The Fight

They were outside, fighting.

It was well past dusk, but the country stars

lit up the night

enough for him to see bright tears streak down

her pale moon of a face,

enough for her to see the weight

of unspeakable remorse tightly held in his shoulders.

 

They were outside her house, fighting.

He ought to have been there for supper

with her family.

He said he would be there

then canceled, last minute. Base called, he said.

I have to leave, he said. She said okay

and squeezed him tightly in one more hug that said goodbye.

 

They were in the dark, fighting

because he didn’t leave like he said

he had to, choosing instead

to spend his scant time with another. He ditched

dinner with her family and he got caught –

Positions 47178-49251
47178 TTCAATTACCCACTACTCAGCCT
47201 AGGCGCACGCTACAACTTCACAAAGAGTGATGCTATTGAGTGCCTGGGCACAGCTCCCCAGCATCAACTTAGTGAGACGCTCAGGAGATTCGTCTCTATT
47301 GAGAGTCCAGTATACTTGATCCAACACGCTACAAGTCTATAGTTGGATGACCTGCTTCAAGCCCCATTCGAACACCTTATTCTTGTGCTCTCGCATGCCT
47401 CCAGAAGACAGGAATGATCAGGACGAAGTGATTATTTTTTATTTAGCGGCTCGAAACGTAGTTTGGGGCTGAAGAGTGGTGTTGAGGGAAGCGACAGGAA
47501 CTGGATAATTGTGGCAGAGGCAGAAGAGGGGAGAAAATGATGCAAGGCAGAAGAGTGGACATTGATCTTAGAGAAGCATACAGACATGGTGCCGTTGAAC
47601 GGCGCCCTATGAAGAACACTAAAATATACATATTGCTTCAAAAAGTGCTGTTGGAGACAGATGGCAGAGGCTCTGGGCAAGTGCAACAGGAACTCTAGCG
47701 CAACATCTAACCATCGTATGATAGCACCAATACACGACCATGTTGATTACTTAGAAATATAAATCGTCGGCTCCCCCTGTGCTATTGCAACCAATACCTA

they always get caught, what does it matter how?

Choices, like affection, cannot be unmade or unchosen.

 

He drove over to make it right, to apologize.

She cried.

She yelled at him,

though she never yelled at him,

and he listened without argument or excuses

which was for him a rarity, to listen quietly.

 

He may have cried too.

She forgave his flippant indiscretion

because it wasn’t in her to hold tight

to the anger and hurt that she felt.

Or to the love she had felt.

She let all of it go: anger, hurt, love,

but she forgave him

too, the letting go of love merely a consequence

of some remnant of logic left in her.

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